Okay, enough with the hand turkeys. There are plenty of other activities you can do for Thanksgiving. Here are some ideas from Minds in Bloom: You can give your students Thanksgiving Analogies. You can ask them some fun Thanksgiving Would You Rather Questions. You can ask creative What Are You Thankful for Questions. Here are four Thanksgiving Brainteasers. Students could also make a Really
Teaching Idioms? I know I’m preaching to the choir when I say that idioms are more fun than a barrel of monkeys. There is a boatload of idioms at GoEnglish. Beyond going over the literal meaning of such phrases as, “It’s raining cats and dogs,” there are many other out-of-this-world things to try. They are the cat’s pajamas, so give them a whirl!
There are over 50 homophone mistakes in this story. Can your students find them all? Tony decided two make a Valentine’s pitcher four his mother. He got out a clean, white peace of paper. Than, he got out his crayons and started to color. He drew his hole family. Then, he maid a yellow son in the blew sky. When he was done, Tony rote, “Eye
This is a good beginning grid-style logic puzzle to use with your students. If your students have never solved this kind of problem, then you might want to do it together as a class. If you are unfamiliar with this format, here is a good tutorial. You can also get this Valentine’s Day Logic Puzzle for free in worksheet form (along with another critical thinking
Hopefully, you’ve got dictionaries, maybe even a class set. They are, of course, great for looking up words and you will use them to teach dictionary skills, but there are also other great things you can do with these rather large volumes of words. Here are just a few ideas: Send your students on a Dictionary Scavenger Hunt. You can make one up yourself, or get
Multiplication problems are hiding all around the classroom, just waiting to be discovered by your students. Next time your class is feeling restless, and you just can’t bear to make them do another set of math problems, give everyone a clipboard (or every pair–this would be a terrific activity to do with a partner) and challenge them to find and solve as many multiplication problems
Is your child a budding artist? Does she love science? Is he always building things? How about putting together a kit full of the things your child loves best? Of course, you could buy one, but if you have the time (and the money – a lot of little things can add up fast!), then it can be better to make one yourself. One problem
Here is a fun drawing activity to help kids analyze and improve how they communicate when giving directions.Pair kids up. Give them each clipboards, paper, and colored pencils or crayons. Then have the pairs sit back-to-back. Tell the pairs that they will each be drawing a picture. The goal of the activity is to make their pictures as similar as possible. Begin by having one
Yes, you have a portable DVD player (your vehicle may have even come with one), and yes, your kids have a wide array of handheld video games. And yes, making use of these devices ensures a quiet and peaceful ride. It also ensures that your kids’ brains will be on autopilot and that no interaction of any depth will take place. The alternative? Make a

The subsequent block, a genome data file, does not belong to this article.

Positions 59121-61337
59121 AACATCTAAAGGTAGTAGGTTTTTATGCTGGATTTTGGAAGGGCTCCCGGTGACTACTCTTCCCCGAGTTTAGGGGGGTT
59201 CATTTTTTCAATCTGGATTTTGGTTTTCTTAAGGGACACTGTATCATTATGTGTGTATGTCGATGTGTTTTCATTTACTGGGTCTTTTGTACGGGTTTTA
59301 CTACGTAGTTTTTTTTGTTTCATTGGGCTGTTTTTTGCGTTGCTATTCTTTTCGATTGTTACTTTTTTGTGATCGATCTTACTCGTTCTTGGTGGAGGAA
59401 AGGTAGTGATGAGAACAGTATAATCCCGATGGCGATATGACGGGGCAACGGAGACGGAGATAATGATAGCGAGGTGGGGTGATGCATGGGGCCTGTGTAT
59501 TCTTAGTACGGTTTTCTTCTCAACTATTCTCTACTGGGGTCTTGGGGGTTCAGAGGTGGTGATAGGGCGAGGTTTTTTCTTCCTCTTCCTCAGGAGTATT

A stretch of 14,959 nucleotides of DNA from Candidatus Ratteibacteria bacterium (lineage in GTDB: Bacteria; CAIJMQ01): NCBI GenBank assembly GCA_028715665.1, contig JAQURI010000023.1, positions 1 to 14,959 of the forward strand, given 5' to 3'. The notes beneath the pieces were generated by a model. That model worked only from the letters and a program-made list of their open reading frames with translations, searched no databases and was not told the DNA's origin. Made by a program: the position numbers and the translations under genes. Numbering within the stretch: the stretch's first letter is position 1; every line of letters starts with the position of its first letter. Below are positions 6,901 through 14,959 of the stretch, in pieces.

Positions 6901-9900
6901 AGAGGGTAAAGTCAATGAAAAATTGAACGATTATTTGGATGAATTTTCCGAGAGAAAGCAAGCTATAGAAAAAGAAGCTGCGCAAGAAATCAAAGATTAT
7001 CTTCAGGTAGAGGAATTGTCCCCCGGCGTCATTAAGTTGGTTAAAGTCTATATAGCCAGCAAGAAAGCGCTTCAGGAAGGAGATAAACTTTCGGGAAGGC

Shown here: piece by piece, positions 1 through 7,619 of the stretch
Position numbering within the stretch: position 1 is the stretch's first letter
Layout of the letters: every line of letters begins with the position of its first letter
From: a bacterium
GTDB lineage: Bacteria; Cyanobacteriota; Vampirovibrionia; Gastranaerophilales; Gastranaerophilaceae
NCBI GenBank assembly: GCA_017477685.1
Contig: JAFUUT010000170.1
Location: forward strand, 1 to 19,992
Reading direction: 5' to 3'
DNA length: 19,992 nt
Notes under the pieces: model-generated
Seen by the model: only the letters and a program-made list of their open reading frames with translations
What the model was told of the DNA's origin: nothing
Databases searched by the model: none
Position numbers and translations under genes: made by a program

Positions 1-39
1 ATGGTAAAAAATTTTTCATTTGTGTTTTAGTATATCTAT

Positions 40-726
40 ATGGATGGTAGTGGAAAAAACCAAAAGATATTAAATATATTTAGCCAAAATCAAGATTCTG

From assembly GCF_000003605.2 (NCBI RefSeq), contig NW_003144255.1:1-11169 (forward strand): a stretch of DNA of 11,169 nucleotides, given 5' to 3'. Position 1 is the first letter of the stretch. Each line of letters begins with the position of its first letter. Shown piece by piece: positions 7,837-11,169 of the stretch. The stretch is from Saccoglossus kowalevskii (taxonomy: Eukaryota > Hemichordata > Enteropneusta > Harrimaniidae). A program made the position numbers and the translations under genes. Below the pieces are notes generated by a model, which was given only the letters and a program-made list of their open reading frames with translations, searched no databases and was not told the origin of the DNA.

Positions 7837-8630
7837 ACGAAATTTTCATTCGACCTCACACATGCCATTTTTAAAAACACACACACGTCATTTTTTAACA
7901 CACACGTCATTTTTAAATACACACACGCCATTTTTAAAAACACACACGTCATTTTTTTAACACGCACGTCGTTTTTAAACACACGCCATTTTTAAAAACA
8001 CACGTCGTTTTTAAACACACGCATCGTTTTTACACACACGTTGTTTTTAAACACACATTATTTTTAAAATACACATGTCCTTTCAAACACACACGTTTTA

Remember this book? It first came out in 1990 and inspired countless teachers to have their students make their own Really Long Lists of things to be happy about. That is a great idea for several reasons: Keeping a Really Long List over time will result in many different entries – ones that would not have come up if the list was shorter. Kids love
You can have a lot of spun with foonerisms. Kids love to stead rories with spoonerisms. They are also a wood gray to get kids to look at wow hords are put together. A spoonerism is made when the initial sounds of two words in a phrase are switched. A great way to introduce a unit on spoonerisms is to read Shel Silverstein’s last book
You are at a restaurant waiting for the food to come, and your kids are…shall we say, a little squirrely. Here are some games to play to keep their hands and their minds busy! Memory Quiz Make a grouping of 7-8 objects from the table: sugar packets, silver wear, salt shaker, etc. Give the other players 10 or so seconds to look at it.
I found this great Heart Maps project at Creative Literacy. I love this project because: It is such a clear, graphic representation of what is truly important to the artist. There is so much room for creativity – what a great display they would make! Pretty much any age child can do this. In fact, it would be neat to see the same child do
mail ~ shoe ~ lunch What do these three words have in common? TriBonds or, as it is sometimes called, the Game of Threes is yet another way to practice higher level thinking. Finding the common link that joins three words, that on first glance seem to have nothing in common, requires analysis and deductive reasoning. Just another way to help children learn to think
This is a great activity for flexible thinking, as kids must let go of their own ideas, to some extent, and work with their classmates’ ideas. It is also great for practicing beginning, middle, end. It is a good one to try when you are between units or when your kids are a little squirrely. What to do: Have each student choose a
Here is a fun game for practicing symmetry. The game can be played in pairs or as a whole class, and it’s based on the game Battleship. Each player uses a grid to create a symmetrical pattern. An 8×8 grid works well. You can have students make their own grids using graph paper or you can download the game here for free. Tips for